“She was the dominant of the two?”

“He was terrified of her; that much was clear.”

“Yet she did not turn on him-why?”

Varner did not answer. His eyes had fallen closed again. Perhaps if he closed them, we, like the frightful images playing on the ceiling, would fall away into oblivion. He became so still for a moment that I thought he had stopped breathing.

“You asked why I’ve come,” began Warthrop, returning to his side. “She sent me here, Hezekiah, for like you she survived the voyage of the Feronia, and her offspring have prospered in their adopted home. Her progeny, perhaps more than thirty strong now, are but a three hours’ ride from this very room.”

Varner moaned. By now we had endured it so long it had become background noise, like the flies beating themselves against the glass. What of the flies? Warthrop had wondered. What of the flies?

“My father tortured himself over your fate,” he continued. “But showed no concern over the destiny of your peculiar cargo. He was many things, but he was foremost a scientist, and he would not have assumed the Anthropophagi had been lost or had perished of starvation at sea. Something or someone had assured him that there was no need to pursue the matter, and there were no witnesses who could do that, save one: the sole survivor of the cargo vessel Feronia. Is that why he sought you out after twenty years, to question you again as to its fate?”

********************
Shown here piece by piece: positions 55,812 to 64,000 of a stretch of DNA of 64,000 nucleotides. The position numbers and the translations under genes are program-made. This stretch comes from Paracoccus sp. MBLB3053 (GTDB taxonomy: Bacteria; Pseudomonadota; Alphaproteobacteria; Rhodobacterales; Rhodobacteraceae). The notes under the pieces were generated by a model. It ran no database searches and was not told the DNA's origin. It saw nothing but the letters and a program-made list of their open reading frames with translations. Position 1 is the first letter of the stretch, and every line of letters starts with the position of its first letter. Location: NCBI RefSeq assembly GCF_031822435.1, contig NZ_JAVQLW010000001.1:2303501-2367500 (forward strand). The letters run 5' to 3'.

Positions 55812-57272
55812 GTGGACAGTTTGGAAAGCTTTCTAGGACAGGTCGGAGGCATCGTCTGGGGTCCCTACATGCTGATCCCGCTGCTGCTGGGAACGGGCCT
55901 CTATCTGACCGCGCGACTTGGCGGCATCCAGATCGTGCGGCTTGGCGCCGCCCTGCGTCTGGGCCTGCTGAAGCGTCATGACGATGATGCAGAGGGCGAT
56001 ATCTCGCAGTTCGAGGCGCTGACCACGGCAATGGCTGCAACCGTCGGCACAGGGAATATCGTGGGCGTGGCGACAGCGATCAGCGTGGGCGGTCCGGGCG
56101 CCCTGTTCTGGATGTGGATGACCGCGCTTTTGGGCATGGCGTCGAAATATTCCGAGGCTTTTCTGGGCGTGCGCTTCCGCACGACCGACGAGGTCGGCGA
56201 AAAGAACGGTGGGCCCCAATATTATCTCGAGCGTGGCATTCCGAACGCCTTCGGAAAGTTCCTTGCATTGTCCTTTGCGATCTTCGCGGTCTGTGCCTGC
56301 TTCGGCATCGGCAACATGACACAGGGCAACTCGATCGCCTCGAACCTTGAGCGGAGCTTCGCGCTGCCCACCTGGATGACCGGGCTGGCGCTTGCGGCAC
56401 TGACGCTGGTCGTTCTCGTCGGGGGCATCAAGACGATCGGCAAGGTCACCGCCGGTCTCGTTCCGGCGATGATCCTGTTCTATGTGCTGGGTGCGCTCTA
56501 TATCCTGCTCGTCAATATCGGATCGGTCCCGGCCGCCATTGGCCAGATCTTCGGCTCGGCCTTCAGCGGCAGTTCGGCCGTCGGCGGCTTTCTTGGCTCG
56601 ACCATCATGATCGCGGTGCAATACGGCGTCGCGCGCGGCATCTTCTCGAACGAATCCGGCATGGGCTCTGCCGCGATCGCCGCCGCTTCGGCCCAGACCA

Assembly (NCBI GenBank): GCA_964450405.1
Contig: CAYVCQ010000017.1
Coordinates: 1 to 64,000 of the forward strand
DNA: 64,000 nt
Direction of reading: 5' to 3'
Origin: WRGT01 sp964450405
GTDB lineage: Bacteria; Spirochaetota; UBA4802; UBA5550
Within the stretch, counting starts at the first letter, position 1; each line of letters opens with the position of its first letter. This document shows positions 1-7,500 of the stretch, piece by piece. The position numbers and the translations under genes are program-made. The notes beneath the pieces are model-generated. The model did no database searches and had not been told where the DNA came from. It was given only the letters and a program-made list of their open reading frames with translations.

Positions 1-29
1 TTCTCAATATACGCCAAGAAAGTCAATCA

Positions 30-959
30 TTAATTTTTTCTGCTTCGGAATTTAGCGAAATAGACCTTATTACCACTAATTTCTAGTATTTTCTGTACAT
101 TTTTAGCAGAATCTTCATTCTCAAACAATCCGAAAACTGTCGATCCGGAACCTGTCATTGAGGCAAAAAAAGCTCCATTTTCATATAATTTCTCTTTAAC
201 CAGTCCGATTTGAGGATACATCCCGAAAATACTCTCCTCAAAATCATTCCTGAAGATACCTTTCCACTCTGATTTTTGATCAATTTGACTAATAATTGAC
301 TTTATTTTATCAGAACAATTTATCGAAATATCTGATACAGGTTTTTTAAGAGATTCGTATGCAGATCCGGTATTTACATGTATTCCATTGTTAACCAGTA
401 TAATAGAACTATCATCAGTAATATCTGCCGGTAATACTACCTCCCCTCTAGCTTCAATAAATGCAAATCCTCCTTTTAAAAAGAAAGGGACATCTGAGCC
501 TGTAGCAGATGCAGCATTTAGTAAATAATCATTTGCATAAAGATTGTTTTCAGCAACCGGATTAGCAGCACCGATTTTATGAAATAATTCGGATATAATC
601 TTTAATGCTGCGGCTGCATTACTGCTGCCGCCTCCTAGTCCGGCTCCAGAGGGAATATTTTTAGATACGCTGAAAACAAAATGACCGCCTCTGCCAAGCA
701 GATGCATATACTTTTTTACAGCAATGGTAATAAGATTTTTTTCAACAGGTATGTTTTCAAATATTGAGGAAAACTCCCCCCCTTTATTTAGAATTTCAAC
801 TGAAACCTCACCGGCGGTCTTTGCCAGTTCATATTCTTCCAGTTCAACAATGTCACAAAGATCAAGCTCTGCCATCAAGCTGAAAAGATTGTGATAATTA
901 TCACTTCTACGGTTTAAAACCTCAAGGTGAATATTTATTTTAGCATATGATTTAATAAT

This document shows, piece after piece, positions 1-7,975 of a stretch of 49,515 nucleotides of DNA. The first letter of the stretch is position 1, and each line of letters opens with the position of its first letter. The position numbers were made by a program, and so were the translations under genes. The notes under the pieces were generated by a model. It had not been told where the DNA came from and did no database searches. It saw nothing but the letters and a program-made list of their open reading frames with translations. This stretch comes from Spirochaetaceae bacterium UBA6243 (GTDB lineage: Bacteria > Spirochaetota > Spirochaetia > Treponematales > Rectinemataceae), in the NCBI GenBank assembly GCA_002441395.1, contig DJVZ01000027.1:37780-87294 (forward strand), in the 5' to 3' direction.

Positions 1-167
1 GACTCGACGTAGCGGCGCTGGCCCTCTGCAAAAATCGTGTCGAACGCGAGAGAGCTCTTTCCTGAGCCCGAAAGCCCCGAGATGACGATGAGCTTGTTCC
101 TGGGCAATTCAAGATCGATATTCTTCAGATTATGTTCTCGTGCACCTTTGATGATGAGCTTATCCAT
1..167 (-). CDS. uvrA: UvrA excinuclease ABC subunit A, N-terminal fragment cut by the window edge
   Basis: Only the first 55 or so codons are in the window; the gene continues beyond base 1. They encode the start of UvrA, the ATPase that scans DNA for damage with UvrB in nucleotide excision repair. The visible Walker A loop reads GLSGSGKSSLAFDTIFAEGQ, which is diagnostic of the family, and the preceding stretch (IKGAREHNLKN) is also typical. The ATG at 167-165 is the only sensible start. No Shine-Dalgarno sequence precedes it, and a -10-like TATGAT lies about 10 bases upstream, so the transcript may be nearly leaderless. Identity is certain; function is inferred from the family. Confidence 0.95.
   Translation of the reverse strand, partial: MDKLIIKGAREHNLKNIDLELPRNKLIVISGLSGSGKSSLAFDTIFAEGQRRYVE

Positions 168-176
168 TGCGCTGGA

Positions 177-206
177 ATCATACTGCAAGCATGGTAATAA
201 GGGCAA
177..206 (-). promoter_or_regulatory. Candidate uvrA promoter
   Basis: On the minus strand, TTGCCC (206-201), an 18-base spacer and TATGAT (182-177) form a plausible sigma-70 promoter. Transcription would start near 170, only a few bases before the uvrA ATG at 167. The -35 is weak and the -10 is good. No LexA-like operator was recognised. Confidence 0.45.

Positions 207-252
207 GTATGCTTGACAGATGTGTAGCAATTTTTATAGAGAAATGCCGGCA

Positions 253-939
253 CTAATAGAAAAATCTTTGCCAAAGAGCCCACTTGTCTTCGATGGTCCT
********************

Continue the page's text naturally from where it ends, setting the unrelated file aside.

Varner’s flesh shone sickly gray in the lamplight as he perspired beneath the mounds of covers, and for the first time I smelled something other than chlorine, the faintest pungent whiff of decay, and I wondered if perhaps a rat had crawled beneath the bed and died. It might have explained the flies. I glanced toward the blackened window. What of the flies?

“’Twas two things that doomed the Feronia: nature’s fickleness and man’s folly,” Varner groaned, relenting at last to the monstrumologist’s demand. “On the nineteenth day at sea, we hit the doldrums. For the next eight days, no wind, just a glassy sea as flat as the Kansas prairie, and the brutal tropical sun beating down upon our heads, day after day, eights days of it, until the crew became restless and bored and nearly always drunk. They took to tormenting them for sport. Placing bets on how long the wretched livestock the men dropped into the hold would last, and which monster would score the kill. Opening the trapdoor and teasing them through the bars, throwing things at them and delighting in the resulting rage. The big one, the female, could leap from the bottom twenty feet below to within a foot of the bars; they bet on that, too, on how close her claws could come without touching them. Wilson, the first mate, invented much of their sport. And it was Wilson who would pay for his folly first.”